Bahrain Government Denies Access to Congressman McGovern and Human Rights First
Washington, D.C. – Human Rights First today said that the Bahraini government’s refusal to allow Congressman James McGovern (D-MA) and Human Rights First’s Brian Dooley to enter the country demonstrates the regime’s unwillingness to address its ongoing human rights abuses. Rep. McGovern and Dooley applied for access to Bahrain in early June, seeking permission to travel to the country in August to meet with Bahraini government members, and members of civil society and the opposition.
“I was eager to meet with all sides of the tensions in Bahrain, to gather first-hand accounts from all perspectives,” said Congressman McGovern. “It seems, however, the Bahraini government was afraid that the reality on the ground will differ too much from the reality they try to paint to the American public here in the U.S.”
This is not the first instance of Bahraini government hostility toward U.S. government officials. Just last month, U.S. Assistant Secretary of State for Democracy, Human Rights, and Labor, Tom Malinowski, was expelled from Bahrain after meeting with opposition figures.
Human Rights First’s Brian Dooley has been repeatedly denied access to Bahrain since March 2012 after he made several trips to the country to document the human rights violations that followed the popular pro-democracy uprising in early 2011. Dooley was given permission to visit Bahrain in March 2013, but the access was withdrawn at the last moment. Congressman McGovern, who was planning to travel to Bahrain with Dooley, has been a member of Congress since 1996 and is co-chair of the Tom Lantos Human Rights Commission. He has consistently raised concerns about Bahrain’s human rights record.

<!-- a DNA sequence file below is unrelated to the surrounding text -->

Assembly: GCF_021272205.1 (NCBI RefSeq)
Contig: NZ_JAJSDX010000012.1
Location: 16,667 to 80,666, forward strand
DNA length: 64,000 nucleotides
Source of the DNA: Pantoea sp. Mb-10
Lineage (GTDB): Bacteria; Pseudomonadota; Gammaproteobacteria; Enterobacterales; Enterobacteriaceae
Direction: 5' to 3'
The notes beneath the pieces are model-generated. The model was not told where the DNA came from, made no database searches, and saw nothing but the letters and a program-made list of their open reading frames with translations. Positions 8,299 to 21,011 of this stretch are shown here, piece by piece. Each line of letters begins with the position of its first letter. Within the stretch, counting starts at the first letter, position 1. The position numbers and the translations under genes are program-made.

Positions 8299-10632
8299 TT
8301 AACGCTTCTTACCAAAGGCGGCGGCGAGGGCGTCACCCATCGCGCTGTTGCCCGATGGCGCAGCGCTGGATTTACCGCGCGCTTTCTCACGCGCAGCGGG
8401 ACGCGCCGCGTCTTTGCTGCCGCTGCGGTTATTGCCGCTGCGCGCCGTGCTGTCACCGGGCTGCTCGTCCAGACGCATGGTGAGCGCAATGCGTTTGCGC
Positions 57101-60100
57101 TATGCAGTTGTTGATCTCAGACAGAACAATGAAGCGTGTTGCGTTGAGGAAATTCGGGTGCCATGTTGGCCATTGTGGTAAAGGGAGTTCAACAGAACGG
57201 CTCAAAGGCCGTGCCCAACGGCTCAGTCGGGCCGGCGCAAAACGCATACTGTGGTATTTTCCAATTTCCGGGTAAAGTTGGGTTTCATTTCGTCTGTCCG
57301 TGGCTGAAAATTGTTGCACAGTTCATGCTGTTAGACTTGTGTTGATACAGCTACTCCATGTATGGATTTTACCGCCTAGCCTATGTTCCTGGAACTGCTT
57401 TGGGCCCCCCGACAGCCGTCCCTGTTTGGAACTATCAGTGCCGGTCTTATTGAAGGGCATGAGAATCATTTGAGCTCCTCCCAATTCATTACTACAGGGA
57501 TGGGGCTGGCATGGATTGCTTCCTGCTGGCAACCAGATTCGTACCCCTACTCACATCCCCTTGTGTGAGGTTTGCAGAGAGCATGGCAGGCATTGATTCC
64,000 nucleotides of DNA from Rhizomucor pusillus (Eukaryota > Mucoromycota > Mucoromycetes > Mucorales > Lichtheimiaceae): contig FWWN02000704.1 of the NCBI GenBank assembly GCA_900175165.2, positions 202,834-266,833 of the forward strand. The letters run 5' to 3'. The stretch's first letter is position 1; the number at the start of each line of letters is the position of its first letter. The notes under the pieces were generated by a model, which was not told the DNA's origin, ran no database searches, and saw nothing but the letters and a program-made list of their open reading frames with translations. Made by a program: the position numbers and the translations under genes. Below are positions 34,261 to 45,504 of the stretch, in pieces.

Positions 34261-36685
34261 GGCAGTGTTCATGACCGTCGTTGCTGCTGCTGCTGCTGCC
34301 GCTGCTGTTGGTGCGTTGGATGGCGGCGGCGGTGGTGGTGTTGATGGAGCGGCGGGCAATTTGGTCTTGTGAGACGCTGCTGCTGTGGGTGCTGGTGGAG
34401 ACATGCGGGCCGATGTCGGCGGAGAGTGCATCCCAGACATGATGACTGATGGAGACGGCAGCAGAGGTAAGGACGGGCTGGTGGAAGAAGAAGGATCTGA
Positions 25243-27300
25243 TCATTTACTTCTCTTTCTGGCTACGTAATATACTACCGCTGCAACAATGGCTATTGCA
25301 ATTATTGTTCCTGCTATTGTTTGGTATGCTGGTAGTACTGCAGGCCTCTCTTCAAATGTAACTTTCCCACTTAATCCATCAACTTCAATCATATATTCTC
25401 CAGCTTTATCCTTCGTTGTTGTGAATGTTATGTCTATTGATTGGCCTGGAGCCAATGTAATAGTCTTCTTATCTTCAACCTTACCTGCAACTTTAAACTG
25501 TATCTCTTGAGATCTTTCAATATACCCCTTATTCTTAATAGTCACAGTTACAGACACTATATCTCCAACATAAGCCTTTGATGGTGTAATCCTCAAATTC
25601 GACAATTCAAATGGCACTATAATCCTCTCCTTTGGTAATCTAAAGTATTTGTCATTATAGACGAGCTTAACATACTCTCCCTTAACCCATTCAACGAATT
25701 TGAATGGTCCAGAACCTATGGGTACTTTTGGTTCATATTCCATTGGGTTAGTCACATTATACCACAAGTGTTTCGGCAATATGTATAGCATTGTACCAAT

“For all its rhetoric of reform it’s times like these when you see the real face of the Bahrain government,” said Dooley. “Shutting out international human rights observers, the U.N. Special Rapporteur on Torture, and now a member of the U.S. Congress makes you wonder what human rights abuses they are trying to hide.”
Many peaceful opposition leaders jailed in Bahrain during the 2011 protests remain in prison, and Bahrain continues to jail those peacefully expressing their views, including those who criticize the ruling monarchy on Twitter. Human Rights First continues to urge the U.S. government to publicly press Bahrain, home of the U.S. Navy’s Fifth Fleet, to release political prisoners and include them in political talks.
“The hardliners in Bahrain’s ruling family are clearly not dependable U.S. allies,” noted Dooley. “The U.S. government needs to take a long hard review of its relationship with Bahrain’s government to find a new path to promote stability, respect for human rights, and the rule of law.”